The board of trustees of Vermont's Burlington College announced an emergency leadership team Tuesday, following the abrupt resignation of the school's president, Christine Plunkett. Plunkett resigned during an emotional student protest Friday, in which students claimed their voices were not being heard by college administrators.
Mike Smith, who held leadership posts in Vermont state government and for the utility Fairpoint Communications, will serve as the school's interim president. Jane Knodell, a University of Vermont economics professor and a city councilor in Burlington, will serve as interim provost. The third member of the interim team is financial advisor David Coates, a certified public accountant with a long resume of work for businesses and non-profits.
"We were going to be perceived as a ship without a rudder," Burlington College board chair Yves Bradley told students and reporters Tuesday, describing the situation after Plunkett’s sudden departure.
The liberal arts school has been struggling to balance revenues from its small enrollment, fewer than 200 students, with a recent massive investment. The purchase of 32 acres of lakefront property from the Burlington Catholic Diocese to grow a campus left the school more than $10-million in debt, Bradley said. At just 42 years old, without a large endowment or base of deep-pocketed donors, the financial pressures are significant, Smith acknowledged.
In July, the New England Association of Schools and Colleges put the college on a two-year probation because of concerns about finances, the Associated Press reported.
"It's an understatement to say that we've got major fiscal challenges," Smith said. "This is going to take some hard work and probably some difficult choices."
Bradley said Burlington College has never had large sums of money at its disposal. He said the resulting cash flow pressures were weighing heavily on the school's president of two years, Christine Plunkett. Students revolted against her Friday, swarming her car and demanding she get out of their community. "Ok. I resign. Happy? Goodbye," she told them before slamming her car door Friday.
Bradley said Plunkett confirmed to the board over the weekend that her verbal resignation to the students, which initially appeared to possibly have been a knee-jerk reaction to the tense situation, was in fact her true intention. Bradley praised Plunkett's commitment to and enthusiasm for Burlington College. He declined to say if she had a contract or had to be paid a severance package.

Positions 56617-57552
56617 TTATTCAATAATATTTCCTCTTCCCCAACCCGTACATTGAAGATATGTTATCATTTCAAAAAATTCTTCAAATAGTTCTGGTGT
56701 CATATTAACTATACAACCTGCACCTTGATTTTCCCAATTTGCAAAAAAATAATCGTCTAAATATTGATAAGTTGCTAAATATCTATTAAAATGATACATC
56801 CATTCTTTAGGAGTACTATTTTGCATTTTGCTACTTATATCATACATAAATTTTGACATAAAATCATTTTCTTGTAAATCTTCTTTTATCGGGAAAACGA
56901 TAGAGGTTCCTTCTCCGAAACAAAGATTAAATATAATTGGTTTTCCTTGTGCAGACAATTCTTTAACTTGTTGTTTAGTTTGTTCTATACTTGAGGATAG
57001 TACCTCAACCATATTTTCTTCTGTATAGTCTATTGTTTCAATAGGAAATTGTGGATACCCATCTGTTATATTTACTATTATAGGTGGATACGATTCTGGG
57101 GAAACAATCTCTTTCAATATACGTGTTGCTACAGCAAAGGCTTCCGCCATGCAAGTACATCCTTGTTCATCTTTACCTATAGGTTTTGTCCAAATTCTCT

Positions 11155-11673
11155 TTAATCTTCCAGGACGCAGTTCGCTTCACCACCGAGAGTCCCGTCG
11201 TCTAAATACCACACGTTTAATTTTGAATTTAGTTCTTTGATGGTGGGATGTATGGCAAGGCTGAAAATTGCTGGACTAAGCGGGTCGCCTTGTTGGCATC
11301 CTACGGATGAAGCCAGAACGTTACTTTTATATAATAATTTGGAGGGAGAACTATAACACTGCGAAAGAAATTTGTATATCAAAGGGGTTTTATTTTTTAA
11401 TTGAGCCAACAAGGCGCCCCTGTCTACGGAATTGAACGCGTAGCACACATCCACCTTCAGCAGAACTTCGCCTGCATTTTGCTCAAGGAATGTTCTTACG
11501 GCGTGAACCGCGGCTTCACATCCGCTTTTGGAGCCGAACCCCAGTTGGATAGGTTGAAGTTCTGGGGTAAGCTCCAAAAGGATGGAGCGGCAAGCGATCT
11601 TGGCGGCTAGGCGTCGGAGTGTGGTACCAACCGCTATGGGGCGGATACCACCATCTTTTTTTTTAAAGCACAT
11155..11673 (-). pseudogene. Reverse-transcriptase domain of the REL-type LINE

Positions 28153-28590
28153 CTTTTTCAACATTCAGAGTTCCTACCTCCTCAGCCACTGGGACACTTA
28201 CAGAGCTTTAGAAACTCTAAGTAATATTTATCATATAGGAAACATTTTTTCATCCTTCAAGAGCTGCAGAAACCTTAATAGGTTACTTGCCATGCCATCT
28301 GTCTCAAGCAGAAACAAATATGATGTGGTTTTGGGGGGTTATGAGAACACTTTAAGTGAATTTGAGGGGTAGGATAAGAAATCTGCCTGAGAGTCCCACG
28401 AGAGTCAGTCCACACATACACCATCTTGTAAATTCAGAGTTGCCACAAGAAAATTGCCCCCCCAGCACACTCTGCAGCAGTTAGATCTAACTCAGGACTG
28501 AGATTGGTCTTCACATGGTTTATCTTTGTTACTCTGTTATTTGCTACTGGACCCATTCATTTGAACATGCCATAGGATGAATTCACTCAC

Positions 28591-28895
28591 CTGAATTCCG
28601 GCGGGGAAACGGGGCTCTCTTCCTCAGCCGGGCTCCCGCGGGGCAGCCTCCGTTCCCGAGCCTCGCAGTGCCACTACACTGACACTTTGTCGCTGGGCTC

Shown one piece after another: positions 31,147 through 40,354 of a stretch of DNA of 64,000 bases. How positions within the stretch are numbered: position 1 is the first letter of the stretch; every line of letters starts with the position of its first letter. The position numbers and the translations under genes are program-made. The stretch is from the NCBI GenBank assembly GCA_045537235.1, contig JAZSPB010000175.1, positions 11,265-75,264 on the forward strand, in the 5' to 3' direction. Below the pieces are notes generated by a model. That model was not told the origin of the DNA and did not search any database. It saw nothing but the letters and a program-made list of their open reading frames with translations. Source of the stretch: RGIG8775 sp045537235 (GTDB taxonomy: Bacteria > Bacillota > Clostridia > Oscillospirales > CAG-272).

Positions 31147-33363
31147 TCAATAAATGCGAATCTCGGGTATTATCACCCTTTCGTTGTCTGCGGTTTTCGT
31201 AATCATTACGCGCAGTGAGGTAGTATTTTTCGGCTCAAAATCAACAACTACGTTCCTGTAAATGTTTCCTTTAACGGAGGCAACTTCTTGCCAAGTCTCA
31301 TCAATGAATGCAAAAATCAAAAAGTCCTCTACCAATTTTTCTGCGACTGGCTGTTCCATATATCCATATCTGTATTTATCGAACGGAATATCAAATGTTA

Bradley also said Tuesday the tense scene Friday, in which several students chanted their desire to see Plunkett leave, was not a moment to celebrate. Bradley said a protest that left Burlington College leaderless could have caused lenders to lose faith.
Bradley said the board believes in the school's mission of serving non-traditional students, and vowed to rebuild Burlington College's reputation, and boost enrollment.
"Burlington College, as interim president Smith has said, is an important part of the higher education ecosystem of Vermont," Knodell said. "We need to do everything we can to make sure Burlington College is a permanent part of the Vermont higher ed landscape."
Knodell said she will take on her duties without a paycheck. Bradley also said Coates, who was unable to attend a press conference, will work pro bono. Smith said he has committed to working for at least three months as interim president, at the rate of $8,000 a month.
After the interim leadership team was announced, a student group expressed its desire that the board and administrators improve communication with students. The group said it wanted a greater say in the future of their school. "A lot of us want to see the school restructured so it's not so hierarchical," student Molly Skerry said.
The interim team indicated it heard the students' views. "To the faculty and the staff and students: We need to come together," Knodell said.
Burlington College placed an ad for a new president on its website. That ad said, in part, that the school wants "an experienced leader who understands and embraces our mission and non-traditional educational philosophy." It also said fundraising skills, a commitment to excellence in academic standards, and strong financial literacy are job requirements.